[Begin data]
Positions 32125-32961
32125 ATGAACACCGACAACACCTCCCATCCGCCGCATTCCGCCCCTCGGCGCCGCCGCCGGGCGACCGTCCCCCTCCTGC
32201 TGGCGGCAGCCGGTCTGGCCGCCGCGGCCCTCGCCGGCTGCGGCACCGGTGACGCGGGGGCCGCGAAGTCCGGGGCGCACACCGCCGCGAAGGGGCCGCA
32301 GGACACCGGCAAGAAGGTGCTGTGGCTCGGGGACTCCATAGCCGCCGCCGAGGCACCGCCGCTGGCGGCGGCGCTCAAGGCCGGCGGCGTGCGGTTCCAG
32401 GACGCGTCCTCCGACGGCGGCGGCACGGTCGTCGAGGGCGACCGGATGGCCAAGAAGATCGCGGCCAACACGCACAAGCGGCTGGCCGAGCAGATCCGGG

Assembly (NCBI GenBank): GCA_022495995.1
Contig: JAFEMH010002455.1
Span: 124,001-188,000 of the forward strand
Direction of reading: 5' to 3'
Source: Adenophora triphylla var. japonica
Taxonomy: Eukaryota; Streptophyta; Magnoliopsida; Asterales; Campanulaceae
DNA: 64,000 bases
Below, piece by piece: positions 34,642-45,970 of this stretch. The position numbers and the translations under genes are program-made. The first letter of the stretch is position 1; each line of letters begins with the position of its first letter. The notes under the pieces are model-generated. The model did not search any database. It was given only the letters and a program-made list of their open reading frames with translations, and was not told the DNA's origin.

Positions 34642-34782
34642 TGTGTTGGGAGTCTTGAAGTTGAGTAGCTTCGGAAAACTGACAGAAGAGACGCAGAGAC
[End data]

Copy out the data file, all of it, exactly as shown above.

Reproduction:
Positions 32125-32961
32125 ATGAACACCGACAACACCTCCCATCCGCCGCATTCCGCCCCTCGGCGCCGCCGCCGGGCGACCGTCCCCCTCCTGC
32201 TGGCGGCAGCCGGTCTGGCCGCCGCGGCCCTCGCCGGCTGCGGCACCGGTGACGCGGGGGCCGCGAAGTCCGGGGCGCACACCGCCGCGAAGGGGCCGCA
32301 GGACACCGGCAAGAAGGTGCTGTGGCTCGGGGACTCCATAGCCGCCGCCGAGGCACCGCCGCTGGCGGCGGCGCTCAAGGCCGGCGGCGTGCGGTTCCAG
32401 GACGCGTCCTCCGACGGCGGCGGCACGGTCGTCGAGGGCGACCGGATGGCCAAGAAGATCGCGGCCAACACGCACAAGCGGCTGGCCGAGCAGATCCGGG

Assembly (NCBI GenBank): GCA_022495995.1
Contig: JAFEMH010002455.1
Span: 124,001-188,000 of the forward strand
Direction of reading: 5' to 3'
Source: Adenophora triphylla var. japonica
Taxonomy: Eukaryota; Streptophyta; Magnoliopsida; Asterales; Campanulaceae
DNA: 64,000 bases
Below, piece by piece: positions 34,642-45,970 of this stretch. The position numbers and the translations under genes are program-made. The first letter of the stretch is position 1; each line of letters begins with the position of its first letter. The notes under the pieces are model-generated. The model did not search any database. It was given only the letters and a program-made list of their open reading frames with translations, and was not told the DNA's origin.

Positions 34642-34782
34642 TGTGTTGGGAGTCTTGAAGTTGAGTAGCTTCGGAAAACTGACAGAAGAGACGCAGAGAC